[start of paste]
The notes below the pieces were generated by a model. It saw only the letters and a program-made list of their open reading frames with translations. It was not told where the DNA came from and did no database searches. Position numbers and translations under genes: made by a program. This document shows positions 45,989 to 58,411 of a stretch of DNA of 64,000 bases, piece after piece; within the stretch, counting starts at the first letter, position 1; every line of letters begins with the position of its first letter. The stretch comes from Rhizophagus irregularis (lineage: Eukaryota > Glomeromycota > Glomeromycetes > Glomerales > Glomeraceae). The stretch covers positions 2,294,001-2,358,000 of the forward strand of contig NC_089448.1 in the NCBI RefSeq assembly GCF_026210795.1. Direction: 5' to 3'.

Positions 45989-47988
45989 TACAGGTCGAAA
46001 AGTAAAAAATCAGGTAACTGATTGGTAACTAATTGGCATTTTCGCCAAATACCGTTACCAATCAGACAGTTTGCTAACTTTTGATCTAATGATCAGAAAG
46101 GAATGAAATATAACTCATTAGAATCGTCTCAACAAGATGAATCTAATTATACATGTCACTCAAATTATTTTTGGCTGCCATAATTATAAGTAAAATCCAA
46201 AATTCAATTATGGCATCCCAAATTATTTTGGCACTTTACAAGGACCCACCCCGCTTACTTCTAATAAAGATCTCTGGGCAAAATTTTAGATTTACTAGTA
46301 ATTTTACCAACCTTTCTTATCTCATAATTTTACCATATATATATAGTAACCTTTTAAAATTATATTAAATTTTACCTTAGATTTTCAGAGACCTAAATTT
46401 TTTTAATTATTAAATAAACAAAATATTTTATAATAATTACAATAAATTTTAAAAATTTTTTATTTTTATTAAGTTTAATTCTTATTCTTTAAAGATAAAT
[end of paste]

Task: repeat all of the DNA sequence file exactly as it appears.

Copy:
The notes below the pieces were generated by a model. It saw only the letters and a program-made list of their open reading frames with translations. It was not told where the DNA came from and did no database searches. Position numbers and translations under genes: made by a program. This document shows positions 45,989 to 58,411 of a stretch of DNA of 64,000 bases, piece after piece; within the stretch, counting starts at the first letter, position 1; every line of letters begins with the position of its first letter. The stretch comes from Rhizophagus irregularis (lineage: Eukaryota > Glomeromycota > Glomeromycetes > Glomerales > Glomeraceae). The stretch covers positions 2,294,001-2,358,000 of the forward strand of contig NC_089448.1 in the NCBI RefSeq assembly GCF_026210795.1. Direction: 5' to 3'.

Positions 45989-47988
45989 TACAGGTCGAAA
46001 AGTAAAAAATCAGGTAACTGATTGGTAACTAATTGGCATTTTCGCCAAATACCGTTACCAATCAGACAGTTTGCTAACTTTTGATCTAATGATCAGAAAG
46101 GAATGAAATATAACTCATTAGAATCGTCTCAACAAGATGAATCTAATTATACATGTCACTCAAATTATTTTTGGCTGCCATAATTATAAGTAAAATCCAA
46201 AATTCAATTATGGCATCCCAAATTATTTTGGCACTTTACAAGGACCCACCCCGCTTACTTCTAATAAAGATCTCTGGGCAAAATTTTAGATTTACTAGTA
46301 ATTTTACCAACCTTTCTTATCTCATAATTTTACCATATATATATAGTAACCTTTTAAAATTATATTAAATTTTACCTTAGATTTTCAGAGACCTAAATTT
46401 TTTTAATTATTAAATAAACAAAATATTTTATAATAATTACAATAAATTTTAAAAATTTTTTATTTTTATTAAGTTTAATTCTTATTCTTTAAAGATAAAT